A will that you executed in another state may not be valid in West Virginia. A will is executed when it is signed by the testator and by witnesses. Wills must conform to the law of the state where the will is probated; the law of the state where a will is created doesn’t matter if the will is probated in a different state. If the laws differ, a valid will in another state may not be valid in West Virginia.
For example, say you have your will executed in another state. That state’s law may not require witnesses to sign a will signed by the testator. If you move to West Virginia and the will is not signed by witnesses, it may no longer be valid because West Virginia requires that most wills be signed by two witnesses.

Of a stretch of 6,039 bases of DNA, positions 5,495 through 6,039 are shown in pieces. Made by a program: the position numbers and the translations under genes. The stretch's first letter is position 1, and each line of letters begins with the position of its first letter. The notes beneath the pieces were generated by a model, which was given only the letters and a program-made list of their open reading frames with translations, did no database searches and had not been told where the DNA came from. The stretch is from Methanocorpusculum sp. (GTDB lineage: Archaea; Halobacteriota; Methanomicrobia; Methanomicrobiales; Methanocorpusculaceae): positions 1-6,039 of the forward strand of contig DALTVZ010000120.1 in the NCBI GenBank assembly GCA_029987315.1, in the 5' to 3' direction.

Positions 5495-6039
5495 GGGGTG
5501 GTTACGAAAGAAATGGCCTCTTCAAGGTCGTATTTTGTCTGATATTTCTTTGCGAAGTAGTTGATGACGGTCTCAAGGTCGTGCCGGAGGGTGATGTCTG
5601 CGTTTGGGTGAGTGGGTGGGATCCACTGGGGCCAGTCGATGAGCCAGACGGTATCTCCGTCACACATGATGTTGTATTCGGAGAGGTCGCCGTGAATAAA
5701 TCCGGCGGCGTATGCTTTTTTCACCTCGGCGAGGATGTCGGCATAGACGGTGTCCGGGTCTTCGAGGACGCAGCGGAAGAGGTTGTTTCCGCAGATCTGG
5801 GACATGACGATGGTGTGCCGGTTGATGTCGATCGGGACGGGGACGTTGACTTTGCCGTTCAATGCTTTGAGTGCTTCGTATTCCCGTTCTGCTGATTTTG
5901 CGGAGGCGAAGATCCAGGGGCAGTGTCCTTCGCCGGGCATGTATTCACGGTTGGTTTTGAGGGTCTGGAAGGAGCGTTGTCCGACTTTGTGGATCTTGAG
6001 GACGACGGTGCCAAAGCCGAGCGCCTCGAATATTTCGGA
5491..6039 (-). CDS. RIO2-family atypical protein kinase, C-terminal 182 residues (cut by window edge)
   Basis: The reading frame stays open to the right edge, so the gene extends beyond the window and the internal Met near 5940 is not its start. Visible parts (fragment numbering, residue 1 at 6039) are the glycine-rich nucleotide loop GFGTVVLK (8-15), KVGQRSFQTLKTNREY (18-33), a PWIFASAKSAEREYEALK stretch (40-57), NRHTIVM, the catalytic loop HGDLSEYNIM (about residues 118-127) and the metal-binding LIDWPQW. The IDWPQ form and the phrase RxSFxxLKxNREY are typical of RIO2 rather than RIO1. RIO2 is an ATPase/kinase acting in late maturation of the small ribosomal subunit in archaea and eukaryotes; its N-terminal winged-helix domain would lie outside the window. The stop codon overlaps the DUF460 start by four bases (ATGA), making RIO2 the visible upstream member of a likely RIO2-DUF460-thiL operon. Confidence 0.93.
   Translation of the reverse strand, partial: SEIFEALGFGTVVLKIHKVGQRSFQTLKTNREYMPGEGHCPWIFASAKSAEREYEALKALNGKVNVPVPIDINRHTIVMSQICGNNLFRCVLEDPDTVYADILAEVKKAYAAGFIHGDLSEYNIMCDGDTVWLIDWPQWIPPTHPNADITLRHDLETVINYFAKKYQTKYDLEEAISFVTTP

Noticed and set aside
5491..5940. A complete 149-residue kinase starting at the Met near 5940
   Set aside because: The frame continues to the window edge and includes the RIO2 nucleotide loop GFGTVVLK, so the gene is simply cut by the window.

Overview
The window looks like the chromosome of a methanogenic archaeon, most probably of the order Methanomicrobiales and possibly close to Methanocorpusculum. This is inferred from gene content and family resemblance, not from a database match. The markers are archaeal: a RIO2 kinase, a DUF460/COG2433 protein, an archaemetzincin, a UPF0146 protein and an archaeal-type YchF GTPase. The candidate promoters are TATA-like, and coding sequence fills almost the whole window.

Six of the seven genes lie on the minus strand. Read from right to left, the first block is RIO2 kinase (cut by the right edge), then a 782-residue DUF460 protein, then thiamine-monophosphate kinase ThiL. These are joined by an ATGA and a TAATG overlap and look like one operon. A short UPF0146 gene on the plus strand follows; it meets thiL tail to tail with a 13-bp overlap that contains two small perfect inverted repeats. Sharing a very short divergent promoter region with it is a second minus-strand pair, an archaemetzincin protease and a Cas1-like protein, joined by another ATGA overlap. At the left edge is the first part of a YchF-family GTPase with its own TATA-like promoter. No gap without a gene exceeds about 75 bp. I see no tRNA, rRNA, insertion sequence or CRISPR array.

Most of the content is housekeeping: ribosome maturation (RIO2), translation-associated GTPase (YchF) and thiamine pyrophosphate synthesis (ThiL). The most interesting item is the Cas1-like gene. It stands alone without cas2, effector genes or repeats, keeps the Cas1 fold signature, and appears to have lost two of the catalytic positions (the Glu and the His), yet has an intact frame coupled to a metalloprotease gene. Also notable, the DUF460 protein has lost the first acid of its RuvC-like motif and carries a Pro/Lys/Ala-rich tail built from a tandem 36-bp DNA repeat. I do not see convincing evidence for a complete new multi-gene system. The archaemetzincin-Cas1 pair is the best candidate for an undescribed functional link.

If you have a will that you executed in another state, you should check with an attorney in West Virginia to see that all of the requirements for a will in West Virginia are met.
For more information, see: In re Estate of Briggs, 148 W. Va. 294, 134 S.E.2d 737 (1964); Woofter v. Matz, 71 W. Va. 63, 76 S.E. 131 (1912); Lotz v. Atamaniuk, 172 W. Va. 116, 304 S.E.2d 20 (1983); 20 Michie’s Jurisprudence Wills § 3 (2009).